The advice to check with local pond supply or landscape services companies is an excellent one as they will know far more about your area than any of us do.
Would be happy to exchange public or private postings about your pond. Getting the correct balance in the eco-system can be a challenge. There is not one way only to do it. It is a combination of the ingredients.
Colbyt
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I am not a fish conosure (sp) but I like fish in my pond. I just buy a dozen or so feeder fish (fish raised to be fed to larger fish) from the local fish store for a couple of bucks and throw them in the pond. Most survive the summer. Fun to look at. No big deal to replace every year.

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dozen
fish
May not be legal in your area but around here the bait shops sell nice big feeder fish for about the same price as the small ones at the pet stores. They get a little testy when you try to pick individual fish. :)))
Colbyt
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That's exactly what I do. I have a spring-fed 7,000 gallon pond, about 3 feet deep, and put in 2 dozen feeder goldfish. Some live through the summer, some eaten by heron or snakes, some grow to 6" or so, then spawn in the spring. A pond actually decreases the mosquito population and the larvae are very nutritious fish food. I now have thousands of baby fish but I still add new fish to maintain a good gene pool (sic).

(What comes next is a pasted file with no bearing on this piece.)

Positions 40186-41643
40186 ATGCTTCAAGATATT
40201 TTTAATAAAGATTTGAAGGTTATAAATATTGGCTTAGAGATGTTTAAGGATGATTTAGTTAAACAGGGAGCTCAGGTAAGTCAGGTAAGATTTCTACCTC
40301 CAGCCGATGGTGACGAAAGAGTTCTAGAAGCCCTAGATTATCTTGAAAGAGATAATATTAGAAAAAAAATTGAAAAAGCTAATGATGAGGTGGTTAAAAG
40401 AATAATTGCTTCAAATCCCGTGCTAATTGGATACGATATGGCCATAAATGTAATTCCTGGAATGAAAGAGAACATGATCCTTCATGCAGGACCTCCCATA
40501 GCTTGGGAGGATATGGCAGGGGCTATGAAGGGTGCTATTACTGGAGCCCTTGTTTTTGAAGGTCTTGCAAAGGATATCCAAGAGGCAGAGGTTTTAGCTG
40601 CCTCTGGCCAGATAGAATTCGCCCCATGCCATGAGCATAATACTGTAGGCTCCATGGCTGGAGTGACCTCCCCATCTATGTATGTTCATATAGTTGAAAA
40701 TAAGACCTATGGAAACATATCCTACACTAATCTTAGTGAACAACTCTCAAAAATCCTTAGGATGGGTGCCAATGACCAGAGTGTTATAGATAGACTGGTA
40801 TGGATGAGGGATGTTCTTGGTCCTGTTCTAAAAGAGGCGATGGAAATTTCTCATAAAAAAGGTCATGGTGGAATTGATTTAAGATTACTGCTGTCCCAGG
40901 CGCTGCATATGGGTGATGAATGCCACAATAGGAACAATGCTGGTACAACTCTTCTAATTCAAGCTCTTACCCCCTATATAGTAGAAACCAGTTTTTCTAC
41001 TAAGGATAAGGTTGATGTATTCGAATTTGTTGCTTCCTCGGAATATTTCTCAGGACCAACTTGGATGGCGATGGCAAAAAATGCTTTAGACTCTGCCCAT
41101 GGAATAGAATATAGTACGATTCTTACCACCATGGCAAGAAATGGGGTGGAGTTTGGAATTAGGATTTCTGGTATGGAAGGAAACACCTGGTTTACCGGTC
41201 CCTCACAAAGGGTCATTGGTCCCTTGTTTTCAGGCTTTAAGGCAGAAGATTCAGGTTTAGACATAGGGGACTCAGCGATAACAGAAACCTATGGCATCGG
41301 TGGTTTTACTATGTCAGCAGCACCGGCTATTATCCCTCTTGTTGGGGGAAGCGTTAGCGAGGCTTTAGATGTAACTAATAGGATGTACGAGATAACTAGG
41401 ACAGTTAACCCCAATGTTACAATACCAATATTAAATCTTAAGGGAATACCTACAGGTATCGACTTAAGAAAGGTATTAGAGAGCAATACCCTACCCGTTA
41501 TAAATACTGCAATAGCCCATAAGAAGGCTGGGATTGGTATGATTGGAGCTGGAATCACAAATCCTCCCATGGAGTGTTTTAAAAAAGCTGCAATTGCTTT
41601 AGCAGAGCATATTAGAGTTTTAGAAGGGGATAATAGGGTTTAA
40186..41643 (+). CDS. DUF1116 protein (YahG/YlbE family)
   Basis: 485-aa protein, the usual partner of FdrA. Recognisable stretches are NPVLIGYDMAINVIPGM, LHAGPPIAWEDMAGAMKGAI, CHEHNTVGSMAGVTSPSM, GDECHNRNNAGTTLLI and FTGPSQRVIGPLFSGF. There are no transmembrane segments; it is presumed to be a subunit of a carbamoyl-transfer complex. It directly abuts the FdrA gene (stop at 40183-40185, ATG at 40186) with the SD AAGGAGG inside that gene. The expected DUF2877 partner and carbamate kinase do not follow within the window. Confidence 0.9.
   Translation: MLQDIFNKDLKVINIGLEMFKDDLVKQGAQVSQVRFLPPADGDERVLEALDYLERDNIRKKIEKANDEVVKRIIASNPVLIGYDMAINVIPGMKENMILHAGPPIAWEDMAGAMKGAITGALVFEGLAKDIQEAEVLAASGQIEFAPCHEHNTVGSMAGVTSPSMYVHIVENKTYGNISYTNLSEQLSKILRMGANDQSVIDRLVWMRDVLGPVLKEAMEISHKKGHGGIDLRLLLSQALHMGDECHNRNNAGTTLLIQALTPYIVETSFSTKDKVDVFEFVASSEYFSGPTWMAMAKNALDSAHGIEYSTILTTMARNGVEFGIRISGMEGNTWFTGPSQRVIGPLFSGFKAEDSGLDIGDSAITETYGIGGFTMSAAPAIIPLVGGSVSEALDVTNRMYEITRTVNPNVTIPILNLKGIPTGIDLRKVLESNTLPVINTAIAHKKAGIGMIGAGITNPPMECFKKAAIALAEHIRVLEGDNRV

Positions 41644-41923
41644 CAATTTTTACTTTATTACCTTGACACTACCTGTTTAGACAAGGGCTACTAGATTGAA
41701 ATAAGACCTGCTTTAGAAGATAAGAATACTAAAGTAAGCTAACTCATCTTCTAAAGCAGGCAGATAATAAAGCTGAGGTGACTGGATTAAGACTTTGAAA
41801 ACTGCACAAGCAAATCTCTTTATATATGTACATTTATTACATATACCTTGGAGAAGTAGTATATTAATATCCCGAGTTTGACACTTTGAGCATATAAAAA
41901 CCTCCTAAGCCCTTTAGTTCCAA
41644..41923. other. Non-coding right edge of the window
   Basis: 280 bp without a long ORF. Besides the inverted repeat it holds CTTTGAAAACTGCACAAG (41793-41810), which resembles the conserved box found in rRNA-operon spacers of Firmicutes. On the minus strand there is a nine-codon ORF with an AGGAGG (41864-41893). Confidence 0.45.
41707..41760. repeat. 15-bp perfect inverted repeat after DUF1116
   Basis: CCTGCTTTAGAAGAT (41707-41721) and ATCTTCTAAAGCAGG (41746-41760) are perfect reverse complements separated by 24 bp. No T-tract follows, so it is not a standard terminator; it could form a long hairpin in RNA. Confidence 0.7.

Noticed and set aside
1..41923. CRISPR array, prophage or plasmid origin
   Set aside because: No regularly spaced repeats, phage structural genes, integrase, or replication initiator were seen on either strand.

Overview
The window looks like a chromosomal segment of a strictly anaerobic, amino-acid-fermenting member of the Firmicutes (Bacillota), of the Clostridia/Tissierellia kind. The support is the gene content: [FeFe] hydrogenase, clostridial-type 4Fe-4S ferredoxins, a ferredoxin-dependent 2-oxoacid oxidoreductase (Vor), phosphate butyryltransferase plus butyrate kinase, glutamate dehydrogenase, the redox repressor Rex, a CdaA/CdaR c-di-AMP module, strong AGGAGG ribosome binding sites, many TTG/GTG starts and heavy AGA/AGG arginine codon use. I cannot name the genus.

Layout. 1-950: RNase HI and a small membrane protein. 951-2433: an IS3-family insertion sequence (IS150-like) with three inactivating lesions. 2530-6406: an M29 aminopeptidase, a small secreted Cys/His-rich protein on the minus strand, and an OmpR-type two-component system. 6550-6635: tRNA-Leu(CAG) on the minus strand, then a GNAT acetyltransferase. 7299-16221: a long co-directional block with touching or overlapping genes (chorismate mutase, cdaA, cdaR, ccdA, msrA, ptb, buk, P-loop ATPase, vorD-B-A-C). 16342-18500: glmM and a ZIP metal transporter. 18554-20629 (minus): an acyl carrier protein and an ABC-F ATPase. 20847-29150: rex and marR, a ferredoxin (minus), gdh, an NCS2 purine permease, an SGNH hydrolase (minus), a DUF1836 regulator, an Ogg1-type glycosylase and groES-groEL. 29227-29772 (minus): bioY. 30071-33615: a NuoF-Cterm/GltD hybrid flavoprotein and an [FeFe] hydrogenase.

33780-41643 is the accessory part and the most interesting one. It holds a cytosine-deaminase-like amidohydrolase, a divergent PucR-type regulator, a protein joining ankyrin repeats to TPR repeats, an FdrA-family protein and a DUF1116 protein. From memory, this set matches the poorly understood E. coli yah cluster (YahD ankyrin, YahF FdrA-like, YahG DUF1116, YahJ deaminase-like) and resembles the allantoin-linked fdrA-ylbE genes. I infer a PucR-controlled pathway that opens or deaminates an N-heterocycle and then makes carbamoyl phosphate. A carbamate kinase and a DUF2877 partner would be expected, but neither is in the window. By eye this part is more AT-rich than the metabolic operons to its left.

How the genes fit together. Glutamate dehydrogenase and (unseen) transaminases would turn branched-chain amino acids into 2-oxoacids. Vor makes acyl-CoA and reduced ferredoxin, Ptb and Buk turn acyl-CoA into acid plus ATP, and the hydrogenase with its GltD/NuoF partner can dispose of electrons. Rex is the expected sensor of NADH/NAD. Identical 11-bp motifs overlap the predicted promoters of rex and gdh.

On Mon, 02 May 2005 19:49:43 GMT, "calhoun"

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Ed Hayes wrote:

deep
i have a small pond. though most of the pond is 18 or so inches i have another area about 1 1/2 ft x 1 1/2 feet square that's around 3 feet in depth. this, i assume is where the fish go in the freeze. i'm farther north then you and i know of ponds that are only 18" and these folks take their fish in in the winter and toss them in a small bucket in the cold basement - not much heat / no food. i drop all my pond plants to the bottom in the fall. some i cut back and some i don't. decaying plants never hurt the fish. i never use a heater. i covered my pond with a tarp and then as the leaves fell from the trees i raked them onto the tarp as a further covering. i never uncover my pond at all in the winter. in early april i uncover, tied up the plants and all set for another year. no dead fish - some of the gold fish are 3 years old - as old as the pond. don't feed the fish until the water is consistently above 50 degrees as the fish can't digest it properly. i never use chemicals and only have a small pump / filter combo that runs up then down creating a small waterfall - it must be the perfect bio-eco cause i never have to pack around with it at all. my rule of thumb is that the more you pack around with it the more problems you are faced with. good luck